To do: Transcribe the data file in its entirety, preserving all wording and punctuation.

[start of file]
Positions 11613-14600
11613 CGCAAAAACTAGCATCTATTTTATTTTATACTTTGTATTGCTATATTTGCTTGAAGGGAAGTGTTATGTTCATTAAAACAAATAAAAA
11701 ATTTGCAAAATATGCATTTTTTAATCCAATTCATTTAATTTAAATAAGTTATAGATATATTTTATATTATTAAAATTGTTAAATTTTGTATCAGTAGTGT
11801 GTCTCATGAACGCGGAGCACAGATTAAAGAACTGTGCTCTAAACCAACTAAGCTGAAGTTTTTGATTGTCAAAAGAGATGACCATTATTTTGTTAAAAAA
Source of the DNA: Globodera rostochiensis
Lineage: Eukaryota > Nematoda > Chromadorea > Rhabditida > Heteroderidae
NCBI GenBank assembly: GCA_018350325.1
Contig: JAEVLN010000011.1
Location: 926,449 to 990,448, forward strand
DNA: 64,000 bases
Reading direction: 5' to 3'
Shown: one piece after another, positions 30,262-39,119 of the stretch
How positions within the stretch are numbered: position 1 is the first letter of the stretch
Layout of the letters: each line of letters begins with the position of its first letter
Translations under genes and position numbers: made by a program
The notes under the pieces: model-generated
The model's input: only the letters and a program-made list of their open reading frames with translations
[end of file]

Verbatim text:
Positions 11613-14600
11613 CGCAAAAACTAGCATCTATTTTATTTTATACTTTGTATTGCTATATTTGCTTGAAGGGAAGTGTTATGTTCATTAAAACAAATAAAAA
11701 ATTTGCAAAATATGCATTTTTTAATCCAATTCATTTAATTTAAATAAGTTATAGATATATTTTATATTATTAAAATTGTTAAATTTTGTATCAGTAGTGT
11801 GTCTCATGAACGCGGAGCACAGATTAAAGAACTGTGCTCTAAACCAACTAAGCTGAAGTTTTTGATTGTCAAAAGAGATGACCATTATTTTGTTAAAAAA
Source of the DNA: Globodera rostochiensis
Lineage: Eukaryota > Nematoda > Chromadorea > Rhabditida > Heteroderidae
NCBI GenBank assembly: GCA_018350325.1
Contig: JAEVLN010000011.1
Location: 926,449 to 990,448, forward strand
DNA: 64,000 bases
Reading direction: 5' to 3'
Shown: one piece after another, positions 30,262-39,119 of the stretch
How positions within the stretch are numbered: position 1 is the first letter of the stretch
Layout of the letters: each line of letters begins with the position of its first letter
Translations under genes and position numbers: made by a program
The notes under the pieces: model-generated
The model's input: only the letters and a program-made list of their open reading frames with translations